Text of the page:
Across the world, countless digital divides between rich and poor nations are emerging, stoking stark developmental disparities and stymieing opportunities for cross-cultural collaborations. The IMF even suggests that technological progress is one of the main factors driving global inequality. It should be the opposite.
Meanwhile, Oxfam figures reveal that the richest 1% hoovered up a staggering 82% of all wealth created in 2017. The poorest half of humanity got nothing. This has a stark and detrimental impact on appropriate levels of connectivity, workforce skill levels, and R&D expansion, all of which can cumulatively and negatively hit global markets in the long term. These are particularly alarming consequences in the context of collectively dealings with major issues, such as climate change, global supply chain sustainability, or food and water supplies.
Today, the Internet is a basic human right, yet far too many regions are being cut out of the loop as cloud platforms and network infrastructures are being rolled out across developed economies. The divide between the ‘haves’ and the ‘have-nots’ is widening. Governments can, and indeed are to some extent, helping to mitigate the situation. However, tech leaders need to take more responsibility than ever before when it comes to developing nations and this can be achieved with innovation ecosystems that can benefit existing and nascent businesses.
Now is the time to better unite the tech industry and inspire concrete commitments that go well beyond short-term sponsorships, charity initiatives or perfunctory Corporate Social Responsibility (CSR) drives. At a minimum, all tech leaders should consider the following:
- Review company values. Do you currently leverage your expertise and resources to effect positive change? If not, rethink your strategy. It is important to be brave and have a sustainable plan. Tweaking and humanising your priorities could also fuel a range of associated business positives, including becoming a more appealing employer for increasingly ethics-driven millennial talent.
- Be a bold advocate for change. Collaborate with your partners, clients, and competitors to maximise deployable resources and eventual impact. Your stance should inspire others to champion worthwhile causes and catalyse change in critical areas. For example, you and your peers may have abilities and technologies suited to combating climate change via monitoring, analysis or general resource efficiency. Why aren’t you already speaking up more loudly on the issue and sharing progressive insights with governments, the UN or bodies like the World Trade Organisation (WTO) and the World Health Organisation (WHO)?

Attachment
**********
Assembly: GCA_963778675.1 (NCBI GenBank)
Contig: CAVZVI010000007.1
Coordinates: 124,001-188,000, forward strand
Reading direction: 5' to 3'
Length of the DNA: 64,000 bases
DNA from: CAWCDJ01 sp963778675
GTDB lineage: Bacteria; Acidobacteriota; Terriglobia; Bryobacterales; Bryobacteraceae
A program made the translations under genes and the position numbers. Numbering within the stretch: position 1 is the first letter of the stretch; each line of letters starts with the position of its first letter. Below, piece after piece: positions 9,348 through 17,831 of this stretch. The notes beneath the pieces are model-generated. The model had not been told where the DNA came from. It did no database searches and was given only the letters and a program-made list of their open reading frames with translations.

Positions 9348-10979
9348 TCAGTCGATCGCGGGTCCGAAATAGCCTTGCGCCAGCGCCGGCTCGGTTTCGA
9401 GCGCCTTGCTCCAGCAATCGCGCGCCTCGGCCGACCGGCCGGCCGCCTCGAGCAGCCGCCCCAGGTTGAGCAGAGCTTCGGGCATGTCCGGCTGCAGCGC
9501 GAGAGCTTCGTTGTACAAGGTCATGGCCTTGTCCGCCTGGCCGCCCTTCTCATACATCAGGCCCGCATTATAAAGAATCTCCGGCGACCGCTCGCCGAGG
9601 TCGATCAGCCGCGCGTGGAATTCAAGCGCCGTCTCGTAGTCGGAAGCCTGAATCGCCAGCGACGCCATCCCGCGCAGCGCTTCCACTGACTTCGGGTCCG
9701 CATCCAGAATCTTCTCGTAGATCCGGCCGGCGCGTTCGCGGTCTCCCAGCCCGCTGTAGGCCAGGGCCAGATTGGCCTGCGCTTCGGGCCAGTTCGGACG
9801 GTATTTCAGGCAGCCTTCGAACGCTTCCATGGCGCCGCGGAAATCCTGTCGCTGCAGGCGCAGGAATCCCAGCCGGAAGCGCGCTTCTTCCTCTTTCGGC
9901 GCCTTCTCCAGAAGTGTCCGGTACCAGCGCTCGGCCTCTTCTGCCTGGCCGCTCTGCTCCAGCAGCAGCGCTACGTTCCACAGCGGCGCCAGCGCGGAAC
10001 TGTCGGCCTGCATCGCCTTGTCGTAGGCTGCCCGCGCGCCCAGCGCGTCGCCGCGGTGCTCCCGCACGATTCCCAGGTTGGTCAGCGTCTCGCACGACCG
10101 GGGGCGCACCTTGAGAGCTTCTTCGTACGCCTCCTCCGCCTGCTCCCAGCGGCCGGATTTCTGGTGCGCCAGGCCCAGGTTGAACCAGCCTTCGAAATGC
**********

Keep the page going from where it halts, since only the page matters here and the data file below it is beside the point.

- Close the tech industry skills gap. Are you really doing enough to expand your recruitment and training in developing countries with significant talent pools like Africa, the Middle East, and India? Address the imbalance by nurturing indigenous skills and proceed with inclusive intent.
- Make connections. The tech industry is a hotbed of virtuosic problem-solvers, so it is important to facilitate the right connections and communicate progress wherever and whenever it happens. We need an open source approach to the problem wherein every value-adding voice can easily contribute. Feel like there aren’t any idea-sharing platforms suited to your needs and skills? Go ahead and make one.
- Encourage employee secondments to regions that need them. Purposeful, transformative use of technology always needs local knowledge and feet on the ground. Get out there, get your hands dirty and, while you’re at it, expand key employees’ perspectives and career horizons.
- Don’t ignore adjacent grassroots. Work with industry bodies to galvanise the wider tech community to endorse a sustainable programme along the lines of “Technology for All”. This can include investment in people, schools, universities and training programmes, as well as disclosing data with the capacity to create, educate and empower.
A charter for change
We can’t stand idle on the side-lines anymore. Technological innovation and development should be synonymous with helping the less fortunate. Ultimately, it is the tech companies that can powerfully back up strong values with substantive resources and decisive action that will be viewed as tomorrow’s true pioneers. Aside from the obvious ethical imperatives, it just makes good business sense.